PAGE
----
Adapting – Flip Flops

I am not a shoe gal, or at least I don’t think I am.  Occasionally in my pre-rheumatoid disease years, I’d find a cute pair of boots or some such thing.  Since rheumatoid, I am a flip flop girl!  I don’t know about anybody else, but I struggle to wear different shoes.  If I wear a pair of shoes one day, then change shoes the next, my whole body feels like crap.  I typically buy a new pair of shoes in the fall (my winter flip flops) and another 1-2 pairs in the spring (my summer flip flops).  I wear them until they die.  Actually, I have some that are quite dead, and I continue to wear them as they’re comfy.  My family thinks I am insane.  We take hikes in the mountains.  Everybody is wearing hiking boots with ankle protection, except me, the crazy rheumatoid gal.  I’m wearing (and climbing over rocks in) flip flops!  Changing to different shoes seems to mess up my whole posture, my back, hips, knees, feet.  All of this can get messed up, simply from changing shoes.  Changing shoes before a hike, bad idea.

My winter flip flops.  I actually own 2 identical pairs of the one on the right.

My winter flip flops. I actually own 2 identical pairs of the one on the right.

Why flip flops?  Even if I’m having a horrible RA day, they’re easy to put on.  I don’t have to bend over.  I don’t have to tie them.  I don’t have to tug them to get them off.  They’re the perfect rheumatoid (or maybe flat out lazy) shoe.  When I went to my rheumy appointment a couple of weeks ago, I noted all 7 patients in the waiting room were wearing flip flops.  Are they just that popular, or is it a rheumatoid thing?

The one on the left is the offender.  The one next to it is from the pair I had been wearing most of the summer.

The one on the left is the offender. The one next to it is from the pair I had been wearing most of the summer.

I try to stick to a nearly flat, but very very (we’re talking 1/2-1 inch) slightly elevated heal.  I was blessed with good feet, other than my rheumatoid disease.  A few years ago, I spoke to my physical therapist about whether my flat flip floppy shoes were a good thing for me to be wearing.  To my surprise, she told me flat or slightly elevated shoes, including my crazy flip flops, were perfect for my feet.  :mrgreen:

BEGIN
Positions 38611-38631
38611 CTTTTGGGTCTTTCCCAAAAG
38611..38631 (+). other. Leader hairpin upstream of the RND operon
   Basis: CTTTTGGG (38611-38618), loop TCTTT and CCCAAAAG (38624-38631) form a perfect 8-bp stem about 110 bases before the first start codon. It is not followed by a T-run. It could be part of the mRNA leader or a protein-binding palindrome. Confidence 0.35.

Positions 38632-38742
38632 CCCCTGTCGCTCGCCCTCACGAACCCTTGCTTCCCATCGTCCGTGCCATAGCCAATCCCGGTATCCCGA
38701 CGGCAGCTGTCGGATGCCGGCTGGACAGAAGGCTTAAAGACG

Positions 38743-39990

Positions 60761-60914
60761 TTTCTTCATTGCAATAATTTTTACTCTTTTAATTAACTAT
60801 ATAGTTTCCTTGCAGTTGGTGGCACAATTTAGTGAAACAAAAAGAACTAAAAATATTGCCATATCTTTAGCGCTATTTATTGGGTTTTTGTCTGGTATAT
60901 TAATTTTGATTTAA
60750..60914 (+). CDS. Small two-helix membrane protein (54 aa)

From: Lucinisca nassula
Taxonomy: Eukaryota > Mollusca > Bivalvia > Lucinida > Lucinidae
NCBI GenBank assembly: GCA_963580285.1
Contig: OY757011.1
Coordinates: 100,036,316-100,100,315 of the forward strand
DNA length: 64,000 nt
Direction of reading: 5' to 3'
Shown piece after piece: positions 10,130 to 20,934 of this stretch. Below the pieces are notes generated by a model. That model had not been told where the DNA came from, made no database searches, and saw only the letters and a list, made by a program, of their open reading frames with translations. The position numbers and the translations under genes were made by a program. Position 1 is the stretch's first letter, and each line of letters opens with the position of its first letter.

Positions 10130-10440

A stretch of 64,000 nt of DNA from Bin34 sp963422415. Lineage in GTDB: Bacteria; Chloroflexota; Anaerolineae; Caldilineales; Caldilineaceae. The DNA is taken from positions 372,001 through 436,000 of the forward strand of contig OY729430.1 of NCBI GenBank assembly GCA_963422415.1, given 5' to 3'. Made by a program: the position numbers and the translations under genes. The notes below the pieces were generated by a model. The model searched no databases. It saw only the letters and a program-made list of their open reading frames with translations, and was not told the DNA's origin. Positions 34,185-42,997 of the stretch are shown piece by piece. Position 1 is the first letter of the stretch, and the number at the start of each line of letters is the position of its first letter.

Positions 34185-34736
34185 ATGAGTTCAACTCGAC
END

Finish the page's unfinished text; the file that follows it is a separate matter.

So, that brings me to this week.  I work in the schools and have summers off.  I went back to work about 3 weeks ago, wearing the standard flip flops I wore most of the summer.  Standing on my feet all day, and getting acclimated back into school, consistent shoes should be a top priority.  Of course, when I’m feeling so darn good, sometimes I forget the rules I’ve made for myself.  On Monday, I hurt my knee while walking at work (see this post: knee brace).  It didn’t seem like RA pain, but I remembered having this type of pain before.  I was worried my RA was going crazy or something.  Today, my feet are both swollen, but my left way more than my right.  My knee is still bugging me.  As I was on the couch for 3+ hours trying to get the swelling down, it finally dawned on me what the problem was.  My shoes!  On Monday, right before I was heading to work, I took our new puppy out to potty, and well, I stepped in dog poop.  Not having time to clean my shoes off, I left them on the porch, grabbed another pair of flip flops, and ran out the door.  I’ve been wearing those other flip flops for 3 days while standing on my feet all day.  Oops!  Mystery solved, but damage done.  This is going to take a few days to recover.  I hate that!

Who would think that wearing a different pair of shoes would make your foot/feet this swollen (the right is slightly swollen as well)

Who would think that wearing a different pair of shoes would make your foot/feet this swollen (the right is slightly swollen as well)

It could be worse.  For 3+ years after my son was born, I wore a pair of black crocs.  My feet were so swollen, my shoe size changed daily, none of my old shoes fit, having “fitted” shoes hurt, and I was a mess.  We live in Colorado, and in the snow, rain, sleet, hail, etc…  I wore a pair of black crocs with the holes in them.  They worked.  They fit when no other shoe would, and although not as easy to get on as flip flops, they weren’t much harder.  When I needed winter boots, I put plastic grocery bags over my socks, then put my feet in my crocs.  It was crazy (and sometimes cold), but it worked.  But those days are hopefully over, and I am back to my happy flip flops!

For my 40th birthday, I requested a pair of boots (the pretty ones, not the winter ones).  I think it was the first pair of non-flip flop or croc shoes I’ve gotten in 8 years.  They’re super flat, still challenging to wear for a long period of time, but I did wear them quite a bit last winter.  We’ll see how it goes this winter.  Maybe someday I’ll branch further out of flip flop land!

2 thoughts on “Adapting – Flip Flops

  1. Interesting. My RA does not affect my feet much (yet), but when I saw a Rheumy at the Mayo Clinic last year the first thing she told me was “No flip-flops. Of ANY kind.” She said because the shoe allows extra movement and your foot may not always come back down in the same spot, it can cause foot, ankle, knee, hip and back problems over time. So I tossed all my flip flops and have been wearing Toms, Keen sandals and sneakers with a lot of support.

  2. I guess it goes to show that we all get different opinions, huh? I say as long as it’s working for ya, keep it up! If it doesn’t, then change!

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